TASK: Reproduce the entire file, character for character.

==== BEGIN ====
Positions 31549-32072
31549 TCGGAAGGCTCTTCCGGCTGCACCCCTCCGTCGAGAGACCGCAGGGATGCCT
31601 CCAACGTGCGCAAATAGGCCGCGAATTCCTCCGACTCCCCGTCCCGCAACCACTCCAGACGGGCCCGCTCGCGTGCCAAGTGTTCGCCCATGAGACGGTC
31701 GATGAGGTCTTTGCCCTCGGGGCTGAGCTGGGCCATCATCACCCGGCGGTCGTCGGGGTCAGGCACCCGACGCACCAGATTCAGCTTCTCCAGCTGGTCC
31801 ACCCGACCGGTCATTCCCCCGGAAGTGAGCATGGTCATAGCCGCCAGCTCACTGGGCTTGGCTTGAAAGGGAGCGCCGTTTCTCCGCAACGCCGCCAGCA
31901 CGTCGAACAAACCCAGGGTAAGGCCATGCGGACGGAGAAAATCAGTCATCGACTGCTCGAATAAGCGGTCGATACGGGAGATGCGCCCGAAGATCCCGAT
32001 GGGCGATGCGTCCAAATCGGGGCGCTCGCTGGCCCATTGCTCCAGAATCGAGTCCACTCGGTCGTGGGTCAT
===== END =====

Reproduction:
Positions 31549-32072
31549 TCGGAAGGCTCTTCCGGCTGCACCCCTCCGTCGAGAGACCGCAGGGATGCCT
31601 CCAACGTGCGCAAATAGGCCGCGAATTCCTCCGACTCCCCGTCCCGCAACCACTCCAGACGGGCCCGCTCGCGTGCCAAGTGTTCGCCCATGAGACGGTC
31701 GATGAGGTCTTTGCCCTCGGGGCTGAGCTGGGCCATCATCACCCGGCGGTCGTCGGGGTCAGGCACCCGACGCACCAGATTCAGCTTCTCCAGCTGGTCC
31801 ACCCGACCGGTCATTCCCCCGGAAGTGAGCATGGTCATAGCCGCCAGCTCACTGGGCTTGGCTTGAAAGGGAGCGCCGTTTCTCCGCAACGCCGCCAGCA
31901 CGTCGAACAAACCCAGGGTAAGGCCATGCGGACGGAGAAAATCAGTCATCGACTGCTCGAATAAGCGGTCGATACGGGAGATGCGCCCGAAGATCCCGAT
32001 GGGCGATGCGTCCAAATCGGGGCGCTCGCTGGCCCATTGCTCCAGAATCGAGTCCACTCGGTCGTGGGTCAT